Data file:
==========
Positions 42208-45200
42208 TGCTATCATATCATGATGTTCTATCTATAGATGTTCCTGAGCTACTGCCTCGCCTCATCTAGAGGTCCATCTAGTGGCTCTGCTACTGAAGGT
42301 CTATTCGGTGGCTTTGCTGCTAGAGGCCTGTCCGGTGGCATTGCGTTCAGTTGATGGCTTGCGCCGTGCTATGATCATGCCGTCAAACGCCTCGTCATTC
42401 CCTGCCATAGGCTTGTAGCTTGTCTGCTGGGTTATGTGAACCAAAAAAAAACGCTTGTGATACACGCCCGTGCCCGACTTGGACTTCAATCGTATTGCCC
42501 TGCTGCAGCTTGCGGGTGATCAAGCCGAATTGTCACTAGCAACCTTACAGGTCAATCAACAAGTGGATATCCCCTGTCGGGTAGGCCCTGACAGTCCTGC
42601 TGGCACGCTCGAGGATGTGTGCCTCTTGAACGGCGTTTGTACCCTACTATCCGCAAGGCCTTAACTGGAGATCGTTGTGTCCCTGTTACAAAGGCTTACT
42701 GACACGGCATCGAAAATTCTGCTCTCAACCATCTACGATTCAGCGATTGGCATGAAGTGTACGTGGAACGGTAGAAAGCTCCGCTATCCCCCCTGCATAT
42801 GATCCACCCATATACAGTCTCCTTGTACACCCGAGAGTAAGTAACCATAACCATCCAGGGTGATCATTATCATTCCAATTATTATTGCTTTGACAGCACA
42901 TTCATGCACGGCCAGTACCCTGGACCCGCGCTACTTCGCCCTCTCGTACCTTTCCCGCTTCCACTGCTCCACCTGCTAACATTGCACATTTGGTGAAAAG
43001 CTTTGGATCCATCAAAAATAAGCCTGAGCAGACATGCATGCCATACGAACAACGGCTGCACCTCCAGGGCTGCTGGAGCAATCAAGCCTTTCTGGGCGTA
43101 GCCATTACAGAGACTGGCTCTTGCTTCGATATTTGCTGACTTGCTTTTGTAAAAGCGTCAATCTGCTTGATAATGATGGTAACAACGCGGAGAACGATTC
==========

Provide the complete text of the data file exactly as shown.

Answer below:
Positions 42208-45200
42208 TGCTATCATATCATGATGTTCTATCTATAGATGTTCCTGAGCTACTGCCTCGCCTCATCTAGAGGTCCATCTAGTGGCTCTGCTACTGAAGGT
42301 CTATTCGGTGGCTTTGCTGCTAGAGGCCTGTCCGGTGGCATTGCGTTCAGTTGATGGCTTGCGCCGTGCTATGATCATGCCGTCAAACGCCTCGTCATTC
42401 CCTGCCATAGGCTTGTAGCTTGTCTGCTGGGTTATGTGAACCAAAAAAAAACGCTTGTGATACACGCCCGTGCCCGACTTGGACTTCAATCGTATTGCCC
42501 TGCTGCAGCTTGCGGGTGATCAAGCCGAATTGTCACTAGCAACCTTACAGGTCAATCAACAAGTGGATATCCCCTGTCGGGTAGGCCCTGACAGTCCTGC
42601 TGGCACGCTCGAGGATGTGTGCCTCTTGAACGGCGTTTGTACCCTACTATCCGCAAGGCCTTAACTGGAGATCGTTGTGTCCCTGTTACAAAGGCTTACT
42701 GACACGGCATCGAAAATTCTGCTCTCAACCATCTACGATTCAGCGATTGGCATGAAGTGTACGTGGAACGGTAGAAAGCTCCGCTATCCCCCCTGCATAT
42801 GATCCACCCATATACAGTCTCCTTGTACACCCGAGAGTAAGTAACCATAACCATCCAGGGTGATCATTATCATTCCAATTATTATTGCTTTGACAGCACA
42901 TTCATGCACGGCCAGTACCCTGGACCCGCGCTACTTCGCCCTCTCGTACCTTTCCCGCTTCCACTGCTCCACCTGCTAACATTGCACATTTGGTGAAAAG
43001 CTTTGGATCCATCAAAAATAAGCCTGAGCAGACATGCATGCCATACGAACAACGGCTGCACCTCCAGGGCTGCTGGAGCAATCAAGCCTTTCTGGGCGTA
43101 GCCATTACAGAGACTGGCTCTTGCTTCGATATTTGCTGACTTGCTTTTGTAAAAGCGTCAATCTGCTTGATAATGATGGTAACAACGCGGAGAACGATTC